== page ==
No MeSH data available.


Related in: MedlinePlus

Variation of monthly extreme rainfall for different return period for Addis Ababa (using historical data and climate projections – scenario RCP 8.5).
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Fig4: Variation of monthly extreme rainfall for different return period for Addis Ababa (using historical data and climate projections – scenario RCP 8.5).

Mentions: The distribution of monthly maximum rainfall was also evaluated, using the distribution of Gumbel. Therefore the mean value, the standard deviation and the coefficient of variation, shown in Table 2, have been evaluated considering both the historical data and the climate projections (scenario RCP 8.5), including the assessment of the variation as a function of the return period. Figure 4 shows the monthly variation of the rainfall extremes for different values of return period, highlighting that the months of April and August are those in which the most extreme values have been evident.Table 2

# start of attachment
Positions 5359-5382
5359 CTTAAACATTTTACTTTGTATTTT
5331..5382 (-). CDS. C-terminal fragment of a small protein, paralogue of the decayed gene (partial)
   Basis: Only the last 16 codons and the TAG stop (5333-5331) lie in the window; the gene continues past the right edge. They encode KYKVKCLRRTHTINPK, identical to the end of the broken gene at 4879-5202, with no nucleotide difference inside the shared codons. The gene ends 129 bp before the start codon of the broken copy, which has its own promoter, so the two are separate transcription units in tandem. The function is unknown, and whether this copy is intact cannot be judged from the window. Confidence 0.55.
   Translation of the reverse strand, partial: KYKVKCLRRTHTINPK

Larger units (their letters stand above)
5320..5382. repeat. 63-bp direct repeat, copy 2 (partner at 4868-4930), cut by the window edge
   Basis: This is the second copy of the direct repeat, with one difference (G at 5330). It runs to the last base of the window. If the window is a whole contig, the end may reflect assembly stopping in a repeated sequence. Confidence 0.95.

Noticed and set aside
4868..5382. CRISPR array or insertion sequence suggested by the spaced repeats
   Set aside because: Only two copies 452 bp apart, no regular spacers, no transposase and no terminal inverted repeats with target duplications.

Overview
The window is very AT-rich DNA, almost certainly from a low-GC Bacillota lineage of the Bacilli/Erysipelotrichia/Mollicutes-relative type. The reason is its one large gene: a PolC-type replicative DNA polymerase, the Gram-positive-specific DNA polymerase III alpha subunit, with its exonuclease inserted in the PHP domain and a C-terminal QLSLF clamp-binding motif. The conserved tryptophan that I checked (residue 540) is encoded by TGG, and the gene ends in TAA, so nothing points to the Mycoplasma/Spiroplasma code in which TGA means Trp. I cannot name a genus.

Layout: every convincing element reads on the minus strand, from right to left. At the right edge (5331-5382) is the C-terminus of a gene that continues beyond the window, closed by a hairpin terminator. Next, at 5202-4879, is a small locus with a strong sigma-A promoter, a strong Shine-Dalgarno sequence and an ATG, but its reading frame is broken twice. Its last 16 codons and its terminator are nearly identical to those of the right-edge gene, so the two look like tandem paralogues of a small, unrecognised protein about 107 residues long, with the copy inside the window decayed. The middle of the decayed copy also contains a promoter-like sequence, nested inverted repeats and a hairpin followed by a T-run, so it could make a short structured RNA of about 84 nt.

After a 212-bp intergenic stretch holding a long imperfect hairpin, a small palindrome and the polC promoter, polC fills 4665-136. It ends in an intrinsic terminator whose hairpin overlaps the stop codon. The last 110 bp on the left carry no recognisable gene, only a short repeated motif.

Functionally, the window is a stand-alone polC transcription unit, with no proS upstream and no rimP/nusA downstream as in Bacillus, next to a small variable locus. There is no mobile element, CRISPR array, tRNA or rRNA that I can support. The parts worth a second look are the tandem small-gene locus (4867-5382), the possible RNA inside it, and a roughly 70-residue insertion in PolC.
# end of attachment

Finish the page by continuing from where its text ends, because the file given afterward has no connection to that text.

Intensity-Duration-Frequency (IDF) rainfall curves, for data series and climate projection in African cities.

De Paola F, Giugni M, Topa ME, Bucchignani E - Springerplus (2014)

Variation of monthly extreme rainfall for different return period for Addis Ababa (using historical data and climate projections – scenario RCP 8.5).
© Copyright Policy - open-access
Related In: Results  -  Collection

License
Show All Figures
getmorefigures.php?uid=PMC4320185&req=5

Fig4: Variation of monthly extreme rainfall for different return period for Addis Ababa (using historical data and climate projections – scenario RCP 8.5).
Mentions: The distribution of monthly maximum rainfall was also evaluated, using the distribution of Gumbel. Therefore the mean value, the standard deviation and the coefficient of variation, shown in Table 2, have been evaluated considering both the historical data and the climate projections (scenario RCP 8.5), including the assessment of the variation as a function of the return period. Figure 4 shows the monthly variation of the rainfall extremes for different values of return period, highlighting that the months of April and August are those in which the most extreme values have been evident.Table 2